The pulse on path segment 56 is fed within circuit 60 to a polarizer 62 which passes the horizontally polarized reflective pulse onto path segment 64 to a Faraday rotator 66. Rotator 66 rotates the angle of polarization of the reflective pulse 45° and then feeds the same via a path segment 68 to a mirror 70. The pulse, now at a polarization angle of 45°, is then reflected back through rotator 66, where an additional rotation of 45° takes place, onto polarizer 62 via segment 64. The target-reflected pulse, now at a polarization angle of 90°, is then reflected by polarizer 62 via the mirrors 72, 74 and 76 onto polarizer 22, whence it is reflected onto path segment 24, still at a polarization angle of 90°. Hence, the reflective pulse now has the same polarization angle as did the initial pulse when it traveled on path segment 24 toward amplifier 26, and may follow the path of the initial pulse through amplifier 26 onto mirror 30, etc., until eventually striking target 44.
To insure that the various amplifiers are not overloaded and that the reflective pulse which eventually illuminates target 44 has an intensity equal to that of the initial target pulse, an attenuator may be required in circuit 60. Such an attenuator 80 is shown in path segment 66 and must attenuate the reflected pulse passing twice therethrough to the extent required to make the intensity thereof equal to that of the initial pulse when it traveled toward amplifier 26 on path segment 24. The degree of attenuation provided by attenuator 80 must, of course, be empirically or experimentally selected for a selected system application taking into account the reflectivity of target 44, the gain of amplifiers 36, 40 and 50, and the desired target pulse intensity.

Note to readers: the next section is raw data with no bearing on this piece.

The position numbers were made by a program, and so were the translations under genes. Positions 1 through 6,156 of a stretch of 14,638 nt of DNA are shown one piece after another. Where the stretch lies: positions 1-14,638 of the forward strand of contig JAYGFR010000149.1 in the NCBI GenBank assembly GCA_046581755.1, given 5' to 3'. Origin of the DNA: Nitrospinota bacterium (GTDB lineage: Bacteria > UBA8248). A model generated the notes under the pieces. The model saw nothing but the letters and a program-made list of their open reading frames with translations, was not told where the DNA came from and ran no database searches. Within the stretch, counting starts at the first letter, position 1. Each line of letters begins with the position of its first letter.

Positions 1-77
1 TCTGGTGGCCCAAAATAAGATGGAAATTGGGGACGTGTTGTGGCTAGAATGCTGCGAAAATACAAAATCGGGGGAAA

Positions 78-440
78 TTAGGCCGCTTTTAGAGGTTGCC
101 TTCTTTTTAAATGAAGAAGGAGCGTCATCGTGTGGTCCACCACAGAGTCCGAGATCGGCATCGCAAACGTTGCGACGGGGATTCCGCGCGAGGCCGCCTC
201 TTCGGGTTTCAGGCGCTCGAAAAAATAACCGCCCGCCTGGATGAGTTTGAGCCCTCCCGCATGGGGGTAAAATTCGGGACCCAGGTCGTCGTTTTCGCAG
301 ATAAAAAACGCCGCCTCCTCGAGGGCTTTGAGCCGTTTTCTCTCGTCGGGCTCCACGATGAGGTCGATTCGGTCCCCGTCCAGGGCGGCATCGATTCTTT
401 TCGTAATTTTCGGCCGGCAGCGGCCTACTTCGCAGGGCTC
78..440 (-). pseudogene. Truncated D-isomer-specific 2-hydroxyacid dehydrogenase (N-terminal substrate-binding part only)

As presently contemplated, the total time between initial and reflective pulses illuminating target 44 will be on the order of 70 to 100 nanoseconds, which time is, of course, a function of the pulse path length and the delay provided by the various amplifiers, etc. Ten such reflective illuminating pulses would use only 1 microsecond of the remaining 25 microseconds in the amplifier energization window, but would deplete the energy stored in the amplifiers to such an extent that the intensity of target-reflected pulses at circuit 60 would no longer be constant. Where a constant attenuator is used at 80, the process of reinitiating illuminating pulses from target reflection would preferably stop at this point. However, where the characteristics of attenuator 80 are such that the attenuation factor thereof decreases with the intensity of the beam incident thereon, the reinitiation process may continue until there is insufficient energy in the overall system to cause implosion of target 44.
Target 44 may be any one of a number of target types adapted to accommodate and use multiple successive illuminating pulses. For example, means may be provided within chamber 46 to position a new target in the beam path before each illuminating pulse, in the system as described every 100 nanoseconds. Alternatively, target 44 may be of the type in which only part of the fuel is burned by each laser shot, the target or the beam focusing means within chamber 46 being incrementally stepped after each shot to illuminate a new portion of the target on the next-succeeding pulse. On the other hand, multiple targets and target chambers may be used as depicted in FIG. 2, the originally incident and successive reflective pulses illuminating a selected target in a selected target chamber.